Ezeilo was the running mate to Gana when the latter attempted to be president of Nigeria. But that was just a point in the trajectory of her evolution as social entrepreneur, social rights (particularly women’s rights) activist and a distinctive scholar. She was Dean of the Faculty of Law at the University of Nigeria Nsukka, during which she redefined the intersection of scholarship and development. Even that will be another juncture of her evolution. As my friend, Dr. Emeka Agbayi of the Nigerian Liquefied Natural Gas company had rightly noted in his kind tribute to the women of honour, it is difficult to grow up in Enugu without knowing WACOL, the Women Aid Collective, founded by Ezeilo. Dr Agbayi and I became friends at the Lagos Social Media Week (LSMW) in 2020 when our mutual friend, Yemi Aremo Adeyemi, the Prince of Ode Omu, my coursemate in the MA Programme at the University of Ibadan, now communication specialist at NLNG, introduced Agbayi to me at the NLNG Pavilion at the LSMW of that year.
Ezeilo was also Coordinator of Women in Nigeria (WIN), Enugu State chapter, when I met her in the early 90s. I was a member of at the Abuja branch and had the honour to serve WIN as the Deputy Secretary when Toro Oladapo was National Coordinator, we were elected at the 1996 convention which took place at the University of Lagos. WIN is the most radical, left-wing women organisation in Nigeria, and the only one that permits male membership. Yes, men who believe women suffer additional prejudices besides the deprivations imposed on the rest of us by a badly governed society, were free to join WIN, and WIN had been led by great women, Ayesha Imam, Eka Williams, Glory Kilanko, Mary Abubakar, just name them.
So, I told the gathering as I spoke about Prof. Ezeilo, the scholar-activist. I spoke about her commitment to nation-building. Indeed, I said tellingly that she had done well, and I expected nothing less from a UN Special Rapporteur on human trafficking. I spoke about her courage when I recalled an incident in 1995. The Enugu Chapter of WIN which she led was hosting the WIN Annual Conference at the Presidential Hotel when the Abacha goons came to ‘burst’ our conference and ordered us to leave. In the stampede, I saw Ezeilo standing. She refused to be stampeded, insisting we were gathered at Enugu legitimately. She emboldened others and after the disruption, we reassembled to do what took us to Enugu. Prof. Joy Ngozi Ezeilo, a scholar of excellence with a special focus and interest in human rights, constitutional, and criminal law, now holds the national honour of Officer of the Order of the Niger (OON).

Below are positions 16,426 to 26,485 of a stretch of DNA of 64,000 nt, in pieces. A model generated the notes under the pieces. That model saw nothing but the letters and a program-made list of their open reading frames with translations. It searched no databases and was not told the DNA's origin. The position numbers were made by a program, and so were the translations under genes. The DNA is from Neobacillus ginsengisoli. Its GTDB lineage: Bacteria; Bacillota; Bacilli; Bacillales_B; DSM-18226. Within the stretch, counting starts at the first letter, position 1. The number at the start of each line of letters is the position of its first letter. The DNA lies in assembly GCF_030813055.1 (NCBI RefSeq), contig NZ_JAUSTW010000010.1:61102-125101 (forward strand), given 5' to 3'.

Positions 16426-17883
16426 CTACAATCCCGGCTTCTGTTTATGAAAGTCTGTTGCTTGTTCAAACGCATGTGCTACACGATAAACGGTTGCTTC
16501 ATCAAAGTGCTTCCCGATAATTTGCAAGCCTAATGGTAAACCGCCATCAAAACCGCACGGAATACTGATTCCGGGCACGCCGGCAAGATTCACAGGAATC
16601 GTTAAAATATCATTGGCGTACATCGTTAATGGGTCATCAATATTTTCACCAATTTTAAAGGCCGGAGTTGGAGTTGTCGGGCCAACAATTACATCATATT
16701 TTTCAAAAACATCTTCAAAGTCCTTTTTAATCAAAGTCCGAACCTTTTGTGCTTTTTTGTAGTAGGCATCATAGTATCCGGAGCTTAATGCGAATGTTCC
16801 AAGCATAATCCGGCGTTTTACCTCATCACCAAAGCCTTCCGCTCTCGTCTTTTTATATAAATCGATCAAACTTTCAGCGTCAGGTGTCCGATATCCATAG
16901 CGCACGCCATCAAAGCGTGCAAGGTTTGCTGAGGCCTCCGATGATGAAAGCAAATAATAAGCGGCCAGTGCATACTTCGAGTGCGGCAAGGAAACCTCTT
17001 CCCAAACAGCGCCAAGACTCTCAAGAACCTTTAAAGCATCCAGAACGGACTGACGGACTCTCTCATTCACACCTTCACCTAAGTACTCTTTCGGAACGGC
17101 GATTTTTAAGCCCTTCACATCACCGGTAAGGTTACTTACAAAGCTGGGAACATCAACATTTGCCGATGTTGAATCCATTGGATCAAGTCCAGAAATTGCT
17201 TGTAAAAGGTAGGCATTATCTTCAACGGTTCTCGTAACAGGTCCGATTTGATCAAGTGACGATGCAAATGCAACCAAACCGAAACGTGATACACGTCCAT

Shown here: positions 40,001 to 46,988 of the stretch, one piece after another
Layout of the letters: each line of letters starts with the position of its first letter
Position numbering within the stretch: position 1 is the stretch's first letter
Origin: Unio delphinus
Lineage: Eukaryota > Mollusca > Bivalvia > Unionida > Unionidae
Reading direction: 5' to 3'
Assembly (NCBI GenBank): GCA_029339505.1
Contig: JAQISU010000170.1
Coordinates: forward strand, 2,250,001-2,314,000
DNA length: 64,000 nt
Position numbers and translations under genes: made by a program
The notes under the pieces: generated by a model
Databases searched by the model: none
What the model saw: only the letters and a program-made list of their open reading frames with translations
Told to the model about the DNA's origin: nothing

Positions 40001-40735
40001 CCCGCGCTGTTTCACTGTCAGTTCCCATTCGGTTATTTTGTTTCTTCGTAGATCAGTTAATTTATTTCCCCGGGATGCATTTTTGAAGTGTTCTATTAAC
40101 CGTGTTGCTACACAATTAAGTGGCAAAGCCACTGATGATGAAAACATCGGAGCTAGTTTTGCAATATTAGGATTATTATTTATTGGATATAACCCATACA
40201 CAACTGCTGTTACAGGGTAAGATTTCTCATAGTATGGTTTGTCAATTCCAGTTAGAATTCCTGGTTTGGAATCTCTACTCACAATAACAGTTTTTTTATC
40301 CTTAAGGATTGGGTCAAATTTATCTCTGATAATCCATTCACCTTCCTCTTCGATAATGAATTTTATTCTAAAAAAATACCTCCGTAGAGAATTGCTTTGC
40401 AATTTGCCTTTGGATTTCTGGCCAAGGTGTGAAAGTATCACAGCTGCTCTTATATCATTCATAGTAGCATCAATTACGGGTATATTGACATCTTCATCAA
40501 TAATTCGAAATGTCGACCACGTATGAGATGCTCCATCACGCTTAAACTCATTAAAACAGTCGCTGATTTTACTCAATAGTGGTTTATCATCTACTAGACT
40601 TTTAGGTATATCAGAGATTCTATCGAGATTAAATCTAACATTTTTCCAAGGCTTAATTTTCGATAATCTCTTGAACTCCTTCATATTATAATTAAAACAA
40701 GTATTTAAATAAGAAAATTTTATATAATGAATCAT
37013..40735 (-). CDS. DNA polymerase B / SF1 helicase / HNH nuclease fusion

I spoke about womanhood and motherhood, amplifying the voice of professor Ikechukwu, who made very distinctive conceptual clarifications. Anybody with the right biological constitution can bear children but womanhood is not just about gender. It is all-encompassing, and I proceeded to say that without the real woman, humanity would have disappeared, not necessarily for lack of procreation, but humans, in a generic sense, would be bereft of the care it requires to flourish.